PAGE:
pastis(While in Provence we fell in love (Luke for the first time, me for the second) with Pastis, the refreshingly anis seed flavored pre-dinner drink. But more than the liquor, we fell in love with the tradition of Apero. Way more than a pre-dinner drink, apero is about the time of time, the quality of the light, the relaxed atmosphere with friends and family, the ambiance. This postcard will be the little reminder of the commitment we made to institute the tradition of Apero in our own home.)

I hope you all have a great weekend. It’s my birthday today so we’re off to a barbeque!

Do y’all celebrate the 12 Days of Christmas? Growing up, my parents instituted the one-present-a-day rule for the 12 days of Christmas. At the time, opening just one present on Christmas morning was unbearable, but looking back on it now, I realize what a brilliant and special tradition it was. Plus, who can complain about having enough presents to do that?! The perks of being preacher’s kids in a generous church.

While we don’t honor that particular tradition today, Luke and I are all for stretching Christmas out for as long as possible. (We still have our decorations up. Do you?) And since we’re currently at day 12, I thought I’d share the Christmas Stocking I knitted for Luke this year. Would you like to see it?

I was pretty excited about how the red holly berries worked out. It was a total fluke. The dark green yarn I used had sections of orangey-red interspersed throughout. I had no idea how it would work out or if it would even look good, but I decided to give it a try anyways. I could never have planned for it to show up so perfectly in the center of the green banding, just like holly berries.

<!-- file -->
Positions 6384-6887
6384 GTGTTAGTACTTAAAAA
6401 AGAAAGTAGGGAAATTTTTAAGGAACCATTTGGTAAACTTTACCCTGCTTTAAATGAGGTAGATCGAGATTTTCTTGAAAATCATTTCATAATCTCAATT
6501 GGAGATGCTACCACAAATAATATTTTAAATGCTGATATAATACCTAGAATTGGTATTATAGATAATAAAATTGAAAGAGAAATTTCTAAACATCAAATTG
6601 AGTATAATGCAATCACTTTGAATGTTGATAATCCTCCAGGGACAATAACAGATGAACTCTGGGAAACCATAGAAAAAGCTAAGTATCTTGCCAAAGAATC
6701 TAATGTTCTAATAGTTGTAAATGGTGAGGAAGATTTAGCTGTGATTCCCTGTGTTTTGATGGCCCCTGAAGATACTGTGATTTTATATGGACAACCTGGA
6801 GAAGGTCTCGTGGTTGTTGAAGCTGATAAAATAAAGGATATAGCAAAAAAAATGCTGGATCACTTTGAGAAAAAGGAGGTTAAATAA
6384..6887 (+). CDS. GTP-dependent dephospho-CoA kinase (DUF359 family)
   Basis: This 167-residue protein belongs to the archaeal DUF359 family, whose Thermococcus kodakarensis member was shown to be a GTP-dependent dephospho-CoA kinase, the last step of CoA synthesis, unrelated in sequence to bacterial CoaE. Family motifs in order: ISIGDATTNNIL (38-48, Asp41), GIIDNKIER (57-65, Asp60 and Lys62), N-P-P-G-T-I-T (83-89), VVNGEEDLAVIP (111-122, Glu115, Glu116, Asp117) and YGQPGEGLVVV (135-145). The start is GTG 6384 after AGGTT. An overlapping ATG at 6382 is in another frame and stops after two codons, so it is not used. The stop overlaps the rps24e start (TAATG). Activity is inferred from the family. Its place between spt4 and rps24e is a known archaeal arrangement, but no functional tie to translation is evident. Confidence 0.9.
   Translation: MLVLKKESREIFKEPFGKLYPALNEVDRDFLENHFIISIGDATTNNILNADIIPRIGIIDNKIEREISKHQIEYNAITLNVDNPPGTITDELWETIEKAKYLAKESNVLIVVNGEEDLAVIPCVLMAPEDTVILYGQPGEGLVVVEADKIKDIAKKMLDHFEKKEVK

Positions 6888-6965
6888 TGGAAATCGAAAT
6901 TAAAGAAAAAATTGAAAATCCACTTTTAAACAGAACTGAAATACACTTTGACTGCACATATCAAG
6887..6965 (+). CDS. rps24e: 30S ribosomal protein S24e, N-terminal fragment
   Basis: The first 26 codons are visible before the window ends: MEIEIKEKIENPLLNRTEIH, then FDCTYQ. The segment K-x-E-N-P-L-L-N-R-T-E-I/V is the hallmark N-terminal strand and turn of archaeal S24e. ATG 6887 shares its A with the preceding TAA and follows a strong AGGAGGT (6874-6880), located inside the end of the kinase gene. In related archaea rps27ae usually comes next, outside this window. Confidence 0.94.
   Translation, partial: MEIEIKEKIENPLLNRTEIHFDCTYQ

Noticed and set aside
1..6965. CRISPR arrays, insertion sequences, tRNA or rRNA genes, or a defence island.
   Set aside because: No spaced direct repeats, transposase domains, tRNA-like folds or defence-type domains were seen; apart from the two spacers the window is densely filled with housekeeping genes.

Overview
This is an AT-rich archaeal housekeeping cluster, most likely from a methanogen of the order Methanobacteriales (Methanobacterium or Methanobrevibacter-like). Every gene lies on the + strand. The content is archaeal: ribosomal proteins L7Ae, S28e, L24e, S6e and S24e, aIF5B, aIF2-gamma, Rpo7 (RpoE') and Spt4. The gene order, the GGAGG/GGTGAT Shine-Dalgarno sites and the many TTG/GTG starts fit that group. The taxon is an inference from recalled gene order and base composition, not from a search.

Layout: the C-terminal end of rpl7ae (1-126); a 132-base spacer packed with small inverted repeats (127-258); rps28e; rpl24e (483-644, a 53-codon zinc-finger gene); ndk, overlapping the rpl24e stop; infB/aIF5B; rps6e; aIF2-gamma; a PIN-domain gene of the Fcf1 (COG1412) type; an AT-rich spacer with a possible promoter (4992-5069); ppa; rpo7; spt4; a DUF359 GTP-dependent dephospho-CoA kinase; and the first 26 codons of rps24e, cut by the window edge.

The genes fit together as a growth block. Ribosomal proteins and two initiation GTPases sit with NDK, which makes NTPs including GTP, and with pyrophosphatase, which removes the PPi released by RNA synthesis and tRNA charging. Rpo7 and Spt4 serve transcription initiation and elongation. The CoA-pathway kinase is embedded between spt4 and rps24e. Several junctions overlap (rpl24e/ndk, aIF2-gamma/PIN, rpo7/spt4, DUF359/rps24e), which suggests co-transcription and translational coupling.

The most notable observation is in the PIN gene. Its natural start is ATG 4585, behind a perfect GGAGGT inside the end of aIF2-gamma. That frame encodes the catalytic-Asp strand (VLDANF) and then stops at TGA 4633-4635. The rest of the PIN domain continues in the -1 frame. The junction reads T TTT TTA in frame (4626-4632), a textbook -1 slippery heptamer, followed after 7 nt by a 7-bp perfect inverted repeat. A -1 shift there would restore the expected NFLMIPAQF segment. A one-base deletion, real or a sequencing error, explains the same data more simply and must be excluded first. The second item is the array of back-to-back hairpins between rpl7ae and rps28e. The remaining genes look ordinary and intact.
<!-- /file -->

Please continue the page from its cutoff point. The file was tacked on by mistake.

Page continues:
Luke is pleased with it and it pleases me to think his first American Christmas felt that little bit more like home.

I’d love to know: Do you celebrate the 12 Days of Christmas? Also, where do you stand on the Christmas decorations debate? Are you in the camp that takes them down on December 26th or do you, like us, leave them up well into January?


This week I’m going to be talking a lot about the holidays. Specifically, how independent bookshops and reading can fit into a week of marathon eating, family time and 4am Black Friday shopping.

This poster pretty much says it all.

So to get us started I wanted to ask you, what are your Thanksgiving week traditions? Do books ever feature in your family gift-giving? Do you rise early on Friday to join the crowds of shoppers at (I know you, readers) Barnes & Noble? Or is Black Friday a day to eat leftovers and go for walks in the crisp fall air?

When the timing works out, our family likes to gather at a cabin in the mountains where we all help to prepare the feast. The meal has become primarily vegetarian over the years, and even when there were more meat-eaters amongst us, turkey was never a feature. We continue to make our long-standing family favorites, first introduced by my great grandmother: extremely cheesy macaroni and cheese and Grandma Rena’s famous, homemade coconut cake. There’s a table just for desserts. Often, someone brings heaps of homemade molasses cookies, which are there to satiate any (nonexistent) between-meal hunger pains. When we finish eating, we all collapse around the fire place, tell stories, goof around and exchange Christmas gifts, since we may not have the whole family together for that holiday. For several years now, my uncle has written a story or two, often with a holiday theme and usually about people in our family, which he reads to us all. In the past few years, we’ve stopped exchanging store-bought gifts and have committed to sharing our gifts with one another, i.e., writing stories, poetry, playing music, cooking, giving massages.

So tell me, what are your traditions? I’d love to hear them.